We moved into an apartment in October, just before the first snow fell. By the end of October we had 4-5 inches accumulated and we have not seen grass since. The last 2 winters were unseasonably warm here with very little snow so everyone was hoping for a real winter. I was still able to walk to work into November because I started at 4 pm. Rollie was working as a school bus attendant so he worked early mornings. We share one vehicle which takes some planning.
|Kasilof Beach, Cook Inlet|
|Kasilof River before it froze|
|Looking east, Kenai Mountains|
Soldotna is on the western side of the Kenai Peninsula near Cook Inlet. The eastern half of the peninsula is mountainous with the largest icefield contained entirely within the United States, Harding Icefield.
Looking west across Cook Inlet we can see the mountain range that makes up the Aleutian Islands farther south. There are many active volcanoes including Mt. Redoubt, which I can see looking west up the street we live on, Redoubt St.
|Redoubt St. and Mt. Redoubt in the distance|
On one of our drives we saw a dogsled team training and it reminded me to check for local races. The Tustumena 200 was held January 28/29. the race starts and finishes near the Sterling Highway just south of Kasilof which is where we spent the end of the summer at Crooked Creek. The route goes through the Caribou Hills almost to Homer and back, 200 miles. They were looking for volunteers so I did. I helped with teeshirt/sweatshirt/hat sales at the start and had a great view of the activities.
|Preparing to enter the start chute|
|One team started every 3 minutes|
The dogs really love to run!
We see moose around our neighborhood frequently. I think It is the same cow and calf but I could be wrong. They are not afraid or aggressive when the dogs and I pass by and the dogs don't bark at them. They are obviously used to humans since they live in town. I have gotten to know where they hang out in the wooded lots and I see tracks and droppings, even right outside our window!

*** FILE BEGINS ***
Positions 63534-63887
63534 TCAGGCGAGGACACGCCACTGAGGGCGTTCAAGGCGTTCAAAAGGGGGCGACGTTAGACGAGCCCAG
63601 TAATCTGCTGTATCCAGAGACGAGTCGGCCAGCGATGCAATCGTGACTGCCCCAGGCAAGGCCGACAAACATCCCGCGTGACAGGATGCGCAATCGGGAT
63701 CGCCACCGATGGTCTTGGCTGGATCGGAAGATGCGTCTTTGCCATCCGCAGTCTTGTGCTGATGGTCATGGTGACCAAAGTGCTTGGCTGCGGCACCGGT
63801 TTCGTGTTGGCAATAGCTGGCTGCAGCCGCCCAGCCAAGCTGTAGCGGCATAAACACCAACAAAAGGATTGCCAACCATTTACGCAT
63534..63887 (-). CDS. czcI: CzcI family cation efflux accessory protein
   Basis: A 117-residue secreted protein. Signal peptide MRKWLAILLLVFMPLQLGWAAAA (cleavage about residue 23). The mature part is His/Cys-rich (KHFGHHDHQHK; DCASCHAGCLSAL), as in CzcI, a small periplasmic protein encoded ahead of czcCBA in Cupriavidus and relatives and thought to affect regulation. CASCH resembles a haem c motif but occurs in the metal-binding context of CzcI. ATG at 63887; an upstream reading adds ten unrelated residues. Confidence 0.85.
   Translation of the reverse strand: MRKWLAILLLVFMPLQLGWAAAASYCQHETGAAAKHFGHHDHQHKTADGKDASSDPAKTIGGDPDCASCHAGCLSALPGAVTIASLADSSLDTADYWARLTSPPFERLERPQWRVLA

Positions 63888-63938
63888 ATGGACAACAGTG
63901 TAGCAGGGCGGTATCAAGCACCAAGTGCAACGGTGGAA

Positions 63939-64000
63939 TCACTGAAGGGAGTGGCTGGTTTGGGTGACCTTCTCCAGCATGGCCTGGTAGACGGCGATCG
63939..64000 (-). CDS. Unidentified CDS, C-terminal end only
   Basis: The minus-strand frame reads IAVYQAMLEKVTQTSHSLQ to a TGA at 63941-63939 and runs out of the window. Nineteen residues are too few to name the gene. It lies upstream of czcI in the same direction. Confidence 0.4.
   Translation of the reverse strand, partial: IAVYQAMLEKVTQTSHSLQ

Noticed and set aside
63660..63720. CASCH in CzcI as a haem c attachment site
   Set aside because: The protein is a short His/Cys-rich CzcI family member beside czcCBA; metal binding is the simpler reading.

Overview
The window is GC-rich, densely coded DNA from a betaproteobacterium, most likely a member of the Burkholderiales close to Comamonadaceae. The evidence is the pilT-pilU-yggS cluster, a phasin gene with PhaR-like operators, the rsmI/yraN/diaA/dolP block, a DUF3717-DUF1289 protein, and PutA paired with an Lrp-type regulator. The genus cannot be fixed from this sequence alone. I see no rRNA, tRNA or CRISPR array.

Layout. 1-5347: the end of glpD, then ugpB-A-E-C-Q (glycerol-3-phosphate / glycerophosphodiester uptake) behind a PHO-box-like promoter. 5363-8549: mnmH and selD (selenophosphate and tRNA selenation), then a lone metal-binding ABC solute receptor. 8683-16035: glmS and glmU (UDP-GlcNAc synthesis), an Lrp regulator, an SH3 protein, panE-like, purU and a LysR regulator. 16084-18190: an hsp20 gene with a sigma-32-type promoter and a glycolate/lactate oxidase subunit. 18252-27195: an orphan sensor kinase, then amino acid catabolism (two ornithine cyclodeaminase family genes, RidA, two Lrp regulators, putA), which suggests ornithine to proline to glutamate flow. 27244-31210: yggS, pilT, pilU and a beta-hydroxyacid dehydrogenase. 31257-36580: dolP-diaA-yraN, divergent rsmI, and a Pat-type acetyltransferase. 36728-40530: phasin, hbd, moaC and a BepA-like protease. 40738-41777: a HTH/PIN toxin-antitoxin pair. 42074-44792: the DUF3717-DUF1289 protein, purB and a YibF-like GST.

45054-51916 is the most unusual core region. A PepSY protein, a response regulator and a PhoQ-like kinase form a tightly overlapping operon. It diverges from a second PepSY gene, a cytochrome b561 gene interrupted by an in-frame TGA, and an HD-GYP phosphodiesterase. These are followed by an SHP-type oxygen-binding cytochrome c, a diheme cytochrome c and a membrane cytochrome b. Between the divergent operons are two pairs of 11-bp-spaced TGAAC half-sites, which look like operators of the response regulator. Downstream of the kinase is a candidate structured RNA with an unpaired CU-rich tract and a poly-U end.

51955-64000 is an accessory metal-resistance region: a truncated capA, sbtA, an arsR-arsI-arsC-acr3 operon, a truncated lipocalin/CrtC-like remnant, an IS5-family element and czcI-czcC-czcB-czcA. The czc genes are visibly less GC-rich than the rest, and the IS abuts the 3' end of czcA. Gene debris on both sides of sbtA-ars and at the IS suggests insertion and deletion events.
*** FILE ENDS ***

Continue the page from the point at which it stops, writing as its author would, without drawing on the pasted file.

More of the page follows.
Their long legs are great for walking through deep snow
|Moose droppings look like pecans in their shells|
|Two eagles in the top of the tree|
And we have bald eagles in the neighborhood. It seems as though the local fur shop tosses animal carcasses out behind their building which attracts the eagles and ravens. It's about a block from our apartment. There are 2 adults and two juveniles (don't have white yet) so I assume it is a family.
|They watch the dogs and I watch them|
|Two juveniles feasting, the adults were up in the trees. |
A raven and a magpie watching and waiting.
The winter was dark, cloudy and snowy but the last 3 weeks have been sunny which we all appreciate. With longer days, melting has started but we have a long way to go before we can move back into our RV. We have accepted workamping positions May to August at Denali RV Park and Motel just outside Denali National Park. Another new adventure!
Some miscellaneous photos:
|One of our favorite dog walks, Beluga St., with fresh snow|
|Had some serious fog which frosted the trees.|
|Frozen Kenai River from Soldotna Park|
|The sun did not rise very high in December and January.|
|Sitka Spruce, typical countryside for the west Kenai|
|Heading east on Sterling Hwy towards the mountains|
|The spruce trees are good at catching snow.|
Frequently there was bare ground under them.
|How sand, snow and wind make art. Kasilof Beach.|
|A true Minnesotan cannot let 2 inches of snow lie on the driveway!|
|Mia and Sonny taking it all in stride.|